Penn State continues to be busy with analysis and planning. The University has addressed Year 3 strategies from Priorities for Excellence: Penn State’s Strategic Plan for 2009-2010 through 2013-2014. The Academic Program and Administrative Services Review Core Council convened as a result of Strategy 2.4, Consolidate Academic and Administrative Programs through Targeted Reviews, has completed the unit reviews. In spring 2012 the Budget Planning Task Force was established.
Penn State’s strategic plan designated start times of Year 1, 2, or 3 for the specific strategies for each of the seven goals and a Progress and Performance Web page was established to make information available to the public. Year 3 progress reports were given for Strategies 1.5, Promote and Support High-Quality Graduate Education, and 2.2, Foster Research, Instruction, and Outreach in Emerging Interdisciplinary Fields of Great Societal Importance.
In support of Strategy 1.5 relating to high-quality graduate education, initiatives included initiating ‘dashboards’ of relevant graduate program metrics that will be available for self-assessment by the programs, and will form the basis of internal review. There has been an increase of 159% in National Science Foundation Fellows from 2006-2007 to 2011-2012, and the Graduate School continues partnerships with several colleges to provide support and/or oversight for numerous externally originated awards. Additionally, the College of Medicine has reviewed six PhD programs which shared a common foundation and consolidated them into one Biomedical Sciences graduate program. This new program was launched in 2011-2012. The result has been an increase in yield for the new program, compared to the six individual programs in the past, and an increase in the diversity among the incoming students.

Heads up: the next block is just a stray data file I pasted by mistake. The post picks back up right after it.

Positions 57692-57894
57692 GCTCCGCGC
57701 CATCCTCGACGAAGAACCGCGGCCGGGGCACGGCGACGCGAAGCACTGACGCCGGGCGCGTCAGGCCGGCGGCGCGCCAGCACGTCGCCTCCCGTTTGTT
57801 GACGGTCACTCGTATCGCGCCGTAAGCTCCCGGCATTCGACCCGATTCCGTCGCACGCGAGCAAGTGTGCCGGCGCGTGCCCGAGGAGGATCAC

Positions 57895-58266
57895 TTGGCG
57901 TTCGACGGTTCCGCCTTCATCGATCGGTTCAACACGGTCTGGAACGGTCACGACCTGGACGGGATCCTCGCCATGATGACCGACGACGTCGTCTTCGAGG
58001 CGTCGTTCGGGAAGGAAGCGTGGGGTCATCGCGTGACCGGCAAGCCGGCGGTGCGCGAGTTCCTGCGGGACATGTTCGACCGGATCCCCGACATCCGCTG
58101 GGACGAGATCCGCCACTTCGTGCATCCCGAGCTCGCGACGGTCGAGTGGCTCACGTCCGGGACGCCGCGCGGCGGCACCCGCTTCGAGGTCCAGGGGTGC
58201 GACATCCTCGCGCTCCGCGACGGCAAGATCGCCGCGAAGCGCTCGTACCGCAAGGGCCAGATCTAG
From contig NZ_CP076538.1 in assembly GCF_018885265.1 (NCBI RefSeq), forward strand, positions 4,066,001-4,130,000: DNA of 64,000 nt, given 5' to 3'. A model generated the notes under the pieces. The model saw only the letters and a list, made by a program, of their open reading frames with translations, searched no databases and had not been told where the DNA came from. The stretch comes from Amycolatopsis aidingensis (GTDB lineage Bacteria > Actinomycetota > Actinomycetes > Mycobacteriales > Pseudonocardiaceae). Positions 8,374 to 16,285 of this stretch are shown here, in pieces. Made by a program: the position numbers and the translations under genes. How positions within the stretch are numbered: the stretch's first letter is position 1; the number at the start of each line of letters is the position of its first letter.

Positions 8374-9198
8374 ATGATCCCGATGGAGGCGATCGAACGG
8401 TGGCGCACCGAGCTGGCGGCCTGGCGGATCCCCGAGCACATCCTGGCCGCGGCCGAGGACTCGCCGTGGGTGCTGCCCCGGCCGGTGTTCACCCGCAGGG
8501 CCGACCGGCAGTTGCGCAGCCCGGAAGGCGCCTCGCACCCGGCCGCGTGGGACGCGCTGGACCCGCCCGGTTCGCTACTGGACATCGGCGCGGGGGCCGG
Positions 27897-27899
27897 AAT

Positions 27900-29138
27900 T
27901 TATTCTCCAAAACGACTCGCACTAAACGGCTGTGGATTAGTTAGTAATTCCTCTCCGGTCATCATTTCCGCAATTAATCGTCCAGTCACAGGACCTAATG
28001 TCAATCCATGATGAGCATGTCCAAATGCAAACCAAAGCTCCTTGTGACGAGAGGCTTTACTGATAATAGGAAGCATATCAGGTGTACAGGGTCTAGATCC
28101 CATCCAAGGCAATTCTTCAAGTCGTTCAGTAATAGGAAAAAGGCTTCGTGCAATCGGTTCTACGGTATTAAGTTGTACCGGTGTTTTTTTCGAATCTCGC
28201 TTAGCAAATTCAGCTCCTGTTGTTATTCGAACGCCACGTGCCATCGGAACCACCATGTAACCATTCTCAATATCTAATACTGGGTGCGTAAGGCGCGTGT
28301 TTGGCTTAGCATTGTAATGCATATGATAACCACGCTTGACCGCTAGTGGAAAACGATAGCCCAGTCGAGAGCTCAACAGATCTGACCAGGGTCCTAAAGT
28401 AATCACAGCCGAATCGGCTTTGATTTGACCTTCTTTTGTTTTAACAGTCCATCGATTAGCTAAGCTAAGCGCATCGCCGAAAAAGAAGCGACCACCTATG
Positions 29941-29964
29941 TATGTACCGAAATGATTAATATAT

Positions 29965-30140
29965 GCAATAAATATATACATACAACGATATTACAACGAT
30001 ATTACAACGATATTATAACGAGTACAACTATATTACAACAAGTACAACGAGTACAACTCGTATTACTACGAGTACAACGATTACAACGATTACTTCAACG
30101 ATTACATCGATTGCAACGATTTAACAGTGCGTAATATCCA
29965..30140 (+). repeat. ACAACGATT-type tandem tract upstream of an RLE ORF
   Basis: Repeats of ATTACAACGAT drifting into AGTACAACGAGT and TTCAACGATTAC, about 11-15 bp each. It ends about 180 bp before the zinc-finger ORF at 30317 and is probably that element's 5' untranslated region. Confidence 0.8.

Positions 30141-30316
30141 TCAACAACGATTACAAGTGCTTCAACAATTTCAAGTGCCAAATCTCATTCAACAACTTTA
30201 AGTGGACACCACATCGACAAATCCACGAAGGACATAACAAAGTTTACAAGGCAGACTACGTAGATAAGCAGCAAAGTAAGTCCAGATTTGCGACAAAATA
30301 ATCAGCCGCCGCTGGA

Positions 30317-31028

With reference to Strategy 2.2, increasing work in interdisciplinary fields, Penn State’s Clinical and Translational Science Institute (CTSI) is one of 60 institutions in the United States to receive National Institutes of Health funding to develop a framework supporting research across biomedical, social, life, and physical sciences.
Strategy 2.4 was the driving force behind the establishment of Penn State’s Academic Program and Administrative Services Review Core Council in 2009. Referred to as the Core Council, the group of 13 senior administrators and faculty reviewed the analyses from three subcommittees that conducted a data-based evaluation of every degree program offered at every Penn State location, and also explored other opportunities to improve operations within University Park colleges, the campuses, and major administrative processes. The result was a letter to each of the budget unit executives with recommendations for more effective and efficient operations. Numerous opportunities for savings had been identified by the time the work of the Core Council was completed in May 2012.
With an eye to the economic and financial conditions that Penn State is facing, in April 2012 President Erickson charged the Budget Planning Task Force. Chaired jointly by Interim Executive Vice President and Provost Robert Pangborn and Senior Vice President for Finance and Business David Gray, the task force is examining the University’s budget model and organizational structure from a long-term perspective. The Task Force includes members of the Board of Trustees, the administration, campus chancellors, college deans, faculty, and students. The Budget Planning Task Force expects to complete its work before the end of the fall 2012 semester.Penn State’s analysis and planning activity continues as we move toward the end of the current planning cycle. The University is expecting to start the search for a new president, to take office in July of 2014, in late 2012. In view of this, the start of the next planning cycle has been delayed a year. Unit strategic planning, which begins a year before the University-wide planning cycle, is now scheduled to begin in 2013-2014.